“The main mission of the Coffee Bunker is to help veterans reintegrate back into society…”- Director of Operations Scott Blackburn
Tulsa non-profit helps in ways not measurable
TULSA, Oklahoma — Any veteran can attest that military service in any capacity is difficult, but for some the real difficulty comes with the transition back into the civilian world.
The Coffee Bunker located at 41st and Sheridan in Tulsa was established to help veterans during this often trying time of re-adjustment.
“The main mission of the Coffee Bunker is to help veterans reintegrate back into society and into their families whether that means someone who has lost their way, along the way, or someone who is just now leaving the military,” Director of Operations Scott Blackburn said.
The bunker’s mission cannot be fully understood without knowing the tragedy that birthed its creation.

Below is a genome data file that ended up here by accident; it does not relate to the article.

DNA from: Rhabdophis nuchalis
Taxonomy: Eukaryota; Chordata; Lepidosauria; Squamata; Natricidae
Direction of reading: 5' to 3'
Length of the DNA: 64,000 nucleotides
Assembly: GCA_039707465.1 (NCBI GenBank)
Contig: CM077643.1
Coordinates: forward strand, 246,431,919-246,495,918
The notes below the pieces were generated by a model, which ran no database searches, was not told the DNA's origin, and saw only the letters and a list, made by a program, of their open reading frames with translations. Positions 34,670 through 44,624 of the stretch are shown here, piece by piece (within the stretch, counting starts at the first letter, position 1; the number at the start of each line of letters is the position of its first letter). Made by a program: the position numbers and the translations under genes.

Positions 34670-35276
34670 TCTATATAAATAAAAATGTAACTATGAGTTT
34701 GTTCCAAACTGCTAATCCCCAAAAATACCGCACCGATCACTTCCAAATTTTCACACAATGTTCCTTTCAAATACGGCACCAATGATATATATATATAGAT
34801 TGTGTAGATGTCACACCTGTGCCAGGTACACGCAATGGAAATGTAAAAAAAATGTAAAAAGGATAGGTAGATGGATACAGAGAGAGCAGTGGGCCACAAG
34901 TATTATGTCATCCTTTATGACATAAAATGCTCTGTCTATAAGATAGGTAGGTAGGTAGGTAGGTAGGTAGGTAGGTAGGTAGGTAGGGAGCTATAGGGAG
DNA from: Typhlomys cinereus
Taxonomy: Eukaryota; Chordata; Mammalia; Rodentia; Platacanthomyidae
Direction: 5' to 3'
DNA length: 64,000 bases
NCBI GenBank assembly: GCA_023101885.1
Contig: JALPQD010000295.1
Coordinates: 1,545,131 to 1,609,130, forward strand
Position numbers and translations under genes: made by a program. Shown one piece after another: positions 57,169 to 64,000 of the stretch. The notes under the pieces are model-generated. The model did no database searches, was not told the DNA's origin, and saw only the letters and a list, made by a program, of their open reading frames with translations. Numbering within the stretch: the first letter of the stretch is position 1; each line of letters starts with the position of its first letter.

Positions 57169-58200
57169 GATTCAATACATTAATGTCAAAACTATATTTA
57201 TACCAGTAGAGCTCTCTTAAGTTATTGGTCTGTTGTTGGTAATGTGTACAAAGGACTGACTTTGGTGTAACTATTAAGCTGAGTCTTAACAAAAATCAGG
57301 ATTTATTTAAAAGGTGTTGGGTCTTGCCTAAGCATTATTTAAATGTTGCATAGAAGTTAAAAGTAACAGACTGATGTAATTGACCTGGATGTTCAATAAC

In 2007 after two deployments to Iraq, Daniel Ligon, the son of founder Mary Ligon, committed suicide. Upon Daniel’s death, Mary resolved to establish a place that would foster the support systems that her son did not have.
Blackburn said since it’s creation in 2010, the coffee Bunker has seen continual growth and expansion not just with the facility but also in the services it provides. It now offers job preparation and placement assistance, peer support and leadership training and even art classes.
It has also become a hub for linking veterans with other agencies and programs assisting in areas outside of the Bunker’s purview.
Now in its eighth year, the Bunker has seen much expansion and growth that has complimented its primary mission, but the founding principle of veterans helping veterans has never been compromised.